Authenticity vs. perfection: These two characteristics felt like a dichotomy at this event. I often shoot for perfection in my performances and professional endeavors, and most of my peers do the same. When you are that polished, you generally lose some of the authenticity. However, Pop-Up strives for raw, authentic, sincere performances, and unfortunately, they sacrificed perfection. The thing is, though, it wasn’t just a lack of polish, but in my opinion, a lack of talent and showmanship. It’s one thing to have an awkward transition between acts, or a technical malfunction with the microphone, but to sing out of key/rhythm, or to try so hard to be “real” that you end up trying too hard does not mean you have tapped into an authentic performance. It’s a fine line, authenticity vs. perfection, but lacking skill or talent does not equal sincerity. (Note that there were a few STELLAR performances, hitting the mark for both authenticity AND perfection.)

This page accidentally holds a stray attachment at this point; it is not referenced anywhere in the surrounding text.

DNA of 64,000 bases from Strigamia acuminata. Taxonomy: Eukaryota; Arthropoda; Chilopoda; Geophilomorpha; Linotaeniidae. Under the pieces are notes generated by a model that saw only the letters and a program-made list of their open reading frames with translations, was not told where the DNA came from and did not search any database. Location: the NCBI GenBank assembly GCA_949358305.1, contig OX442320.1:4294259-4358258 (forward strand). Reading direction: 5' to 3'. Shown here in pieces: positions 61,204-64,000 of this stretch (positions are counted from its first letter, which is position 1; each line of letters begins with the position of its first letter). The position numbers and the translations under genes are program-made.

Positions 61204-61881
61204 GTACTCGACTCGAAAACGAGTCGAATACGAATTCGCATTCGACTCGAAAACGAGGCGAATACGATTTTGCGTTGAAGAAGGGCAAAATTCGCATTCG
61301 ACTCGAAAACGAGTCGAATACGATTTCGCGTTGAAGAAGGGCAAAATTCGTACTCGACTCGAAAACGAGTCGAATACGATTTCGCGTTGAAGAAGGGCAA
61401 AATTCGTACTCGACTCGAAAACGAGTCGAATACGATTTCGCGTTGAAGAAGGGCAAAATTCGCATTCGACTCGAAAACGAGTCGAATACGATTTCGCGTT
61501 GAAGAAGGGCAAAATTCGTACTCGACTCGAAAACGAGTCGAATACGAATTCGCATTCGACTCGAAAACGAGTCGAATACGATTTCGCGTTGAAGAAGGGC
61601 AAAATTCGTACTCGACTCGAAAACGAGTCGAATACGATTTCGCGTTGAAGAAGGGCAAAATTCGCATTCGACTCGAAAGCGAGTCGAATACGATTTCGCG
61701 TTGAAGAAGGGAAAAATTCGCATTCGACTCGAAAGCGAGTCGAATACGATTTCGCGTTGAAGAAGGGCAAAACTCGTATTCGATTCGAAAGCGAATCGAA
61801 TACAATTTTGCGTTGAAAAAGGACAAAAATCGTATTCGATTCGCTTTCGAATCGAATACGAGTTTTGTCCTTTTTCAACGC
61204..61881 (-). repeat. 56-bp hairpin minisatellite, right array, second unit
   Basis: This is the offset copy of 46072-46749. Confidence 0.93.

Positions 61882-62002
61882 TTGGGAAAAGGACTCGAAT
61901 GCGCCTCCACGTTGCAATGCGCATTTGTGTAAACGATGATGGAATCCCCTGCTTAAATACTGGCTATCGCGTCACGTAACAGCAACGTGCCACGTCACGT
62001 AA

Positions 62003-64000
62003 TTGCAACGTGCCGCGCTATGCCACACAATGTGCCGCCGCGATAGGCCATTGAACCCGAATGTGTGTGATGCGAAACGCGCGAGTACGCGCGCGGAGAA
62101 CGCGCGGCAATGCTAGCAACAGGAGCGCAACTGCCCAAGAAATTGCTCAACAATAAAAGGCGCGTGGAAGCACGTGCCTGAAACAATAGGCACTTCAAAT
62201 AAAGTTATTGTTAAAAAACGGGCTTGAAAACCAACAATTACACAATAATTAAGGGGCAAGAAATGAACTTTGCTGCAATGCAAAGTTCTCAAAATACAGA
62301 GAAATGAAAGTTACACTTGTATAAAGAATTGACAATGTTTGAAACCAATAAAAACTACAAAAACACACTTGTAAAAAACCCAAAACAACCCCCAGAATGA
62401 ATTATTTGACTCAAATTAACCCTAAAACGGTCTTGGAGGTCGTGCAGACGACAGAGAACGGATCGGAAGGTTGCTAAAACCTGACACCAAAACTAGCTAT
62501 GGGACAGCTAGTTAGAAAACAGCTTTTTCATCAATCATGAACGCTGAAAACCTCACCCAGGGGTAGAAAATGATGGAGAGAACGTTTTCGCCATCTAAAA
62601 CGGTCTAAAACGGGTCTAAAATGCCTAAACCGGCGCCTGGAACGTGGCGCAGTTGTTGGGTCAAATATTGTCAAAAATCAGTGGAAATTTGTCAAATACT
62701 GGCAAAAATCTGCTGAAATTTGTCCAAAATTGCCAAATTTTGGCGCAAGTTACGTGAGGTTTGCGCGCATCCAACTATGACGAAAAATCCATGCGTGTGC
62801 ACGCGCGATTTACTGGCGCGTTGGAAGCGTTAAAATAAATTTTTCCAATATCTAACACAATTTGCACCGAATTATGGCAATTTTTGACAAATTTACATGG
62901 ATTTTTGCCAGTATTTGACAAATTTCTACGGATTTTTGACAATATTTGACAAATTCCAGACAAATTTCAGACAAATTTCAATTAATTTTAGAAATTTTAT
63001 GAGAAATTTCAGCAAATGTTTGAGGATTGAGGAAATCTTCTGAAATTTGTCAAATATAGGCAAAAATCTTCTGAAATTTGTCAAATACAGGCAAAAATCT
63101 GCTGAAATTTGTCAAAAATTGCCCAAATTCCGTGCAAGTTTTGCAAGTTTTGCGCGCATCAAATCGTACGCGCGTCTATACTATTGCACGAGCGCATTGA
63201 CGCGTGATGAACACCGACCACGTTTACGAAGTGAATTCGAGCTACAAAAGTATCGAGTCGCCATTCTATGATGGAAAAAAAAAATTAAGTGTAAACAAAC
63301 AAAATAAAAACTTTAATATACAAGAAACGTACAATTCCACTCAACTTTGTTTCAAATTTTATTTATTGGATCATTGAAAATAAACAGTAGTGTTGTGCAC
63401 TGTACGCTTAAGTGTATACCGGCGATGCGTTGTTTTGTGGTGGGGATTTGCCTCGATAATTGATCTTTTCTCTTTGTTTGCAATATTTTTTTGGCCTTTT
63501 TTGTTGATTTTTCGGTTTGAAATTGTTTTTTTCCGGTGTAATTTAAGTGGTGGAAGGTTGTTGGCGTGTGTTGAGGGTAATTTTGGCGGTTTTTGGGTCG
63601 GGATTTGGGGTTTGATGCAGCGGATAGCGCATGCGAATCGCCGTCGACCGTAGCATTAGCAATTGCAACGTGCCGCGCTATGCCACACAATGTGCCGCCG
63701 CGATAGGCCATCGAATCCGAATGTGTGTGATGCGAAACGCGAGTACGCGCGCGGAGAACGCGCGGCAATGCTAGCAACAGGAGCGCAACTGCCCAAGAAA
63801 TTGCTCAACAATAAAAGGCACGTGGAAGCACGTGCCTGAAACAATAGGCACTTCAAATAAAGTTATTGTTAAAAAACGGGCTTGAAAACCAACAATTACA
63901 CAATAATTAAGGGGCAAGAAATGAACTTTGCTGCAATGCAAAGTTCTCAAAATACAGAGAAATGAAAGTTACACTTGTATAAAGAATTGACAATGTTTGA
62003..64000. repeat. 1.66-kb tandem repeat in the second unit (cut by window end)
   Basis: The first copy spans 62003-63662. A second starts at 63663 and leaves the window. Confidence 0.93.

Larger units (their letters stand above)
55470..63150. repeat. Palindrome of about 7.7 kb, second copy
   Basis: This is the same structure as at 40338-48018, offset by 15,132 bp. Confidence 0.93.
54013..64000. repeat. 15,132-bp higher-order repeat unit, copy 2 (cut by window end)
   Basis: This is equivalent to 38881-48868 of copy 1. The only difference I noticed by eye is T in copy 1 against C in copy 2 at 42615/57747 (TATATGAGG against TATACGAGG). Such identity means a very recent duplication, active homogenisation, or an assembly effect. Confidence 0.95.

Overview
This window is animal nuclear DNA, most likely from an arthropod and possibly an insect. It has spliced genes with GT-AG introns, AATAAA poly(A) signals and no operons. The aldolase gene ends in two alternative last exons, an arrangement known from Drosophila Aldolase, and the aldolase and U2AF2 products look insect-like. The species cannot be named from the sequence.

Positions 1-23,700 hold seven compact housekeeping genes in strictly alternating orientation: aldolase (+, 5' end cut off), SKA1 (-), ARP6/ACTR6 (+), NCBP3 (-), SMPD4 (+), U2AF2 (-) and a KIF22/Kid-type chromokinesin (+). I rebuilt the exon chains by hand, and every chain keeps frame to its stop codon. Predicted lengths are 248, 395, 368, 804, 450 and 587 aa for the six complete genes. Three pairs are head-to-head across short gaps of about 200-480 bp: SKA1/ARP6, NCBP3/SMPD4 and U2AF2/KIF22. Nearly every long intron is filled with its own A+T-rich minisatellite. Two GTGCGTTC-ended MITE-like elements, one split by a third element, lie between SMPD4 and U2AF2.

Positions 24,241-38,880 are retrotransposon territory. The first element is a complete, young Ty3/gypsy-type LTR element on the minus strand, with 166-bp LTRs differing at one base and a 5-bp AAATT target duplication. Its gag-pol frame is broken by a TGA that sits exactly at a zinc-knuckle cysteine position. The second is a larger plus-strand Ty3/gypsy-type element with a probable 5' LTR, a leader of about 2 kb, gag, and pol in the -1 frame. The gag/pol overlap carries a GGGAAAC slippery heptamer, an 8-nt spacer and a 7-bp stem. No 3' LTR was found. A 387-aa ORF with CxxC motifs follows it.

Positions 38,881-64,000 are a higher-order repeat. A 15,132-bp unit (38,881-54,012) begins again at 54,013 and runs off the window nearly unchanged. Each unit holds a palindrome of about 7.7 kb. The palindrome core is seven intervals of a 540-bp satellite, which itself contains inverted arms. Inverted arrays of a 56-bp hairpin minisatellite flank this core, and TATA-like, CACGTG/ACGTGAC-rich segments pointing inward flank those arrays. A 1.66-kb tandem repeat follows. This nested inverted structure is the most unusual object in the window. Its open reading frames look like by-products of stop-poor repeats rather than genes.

We pay for THAT? And yet, many people criticize the quality of community theater performances, or balk at a $20 ticket to a local show. So, why is it that we’re willing to pay for sub-par quality in some situations and not others? I’d argue that the Pop-Up brand equity carried the sales for this event. They’ve produced quality content in the past, and so, even though many of this year’s performers were less than perfect, everyone felt that it was worth it to pay to be part of the evening. But, you can only produce lower quality experiences for so long before you tarnish the brand equity and lose your strong following. Are we willing to take a step back and say that yes, it was an interesting event, and yes, it sparked conversation. But, no, in fact, it was not the most amazing set of musical performances I have ever seen. Are we willing to shell out for a local performer because we know their talent and dedication is worth the money? Where do we draw the line on paying for authenticity vs. perfection?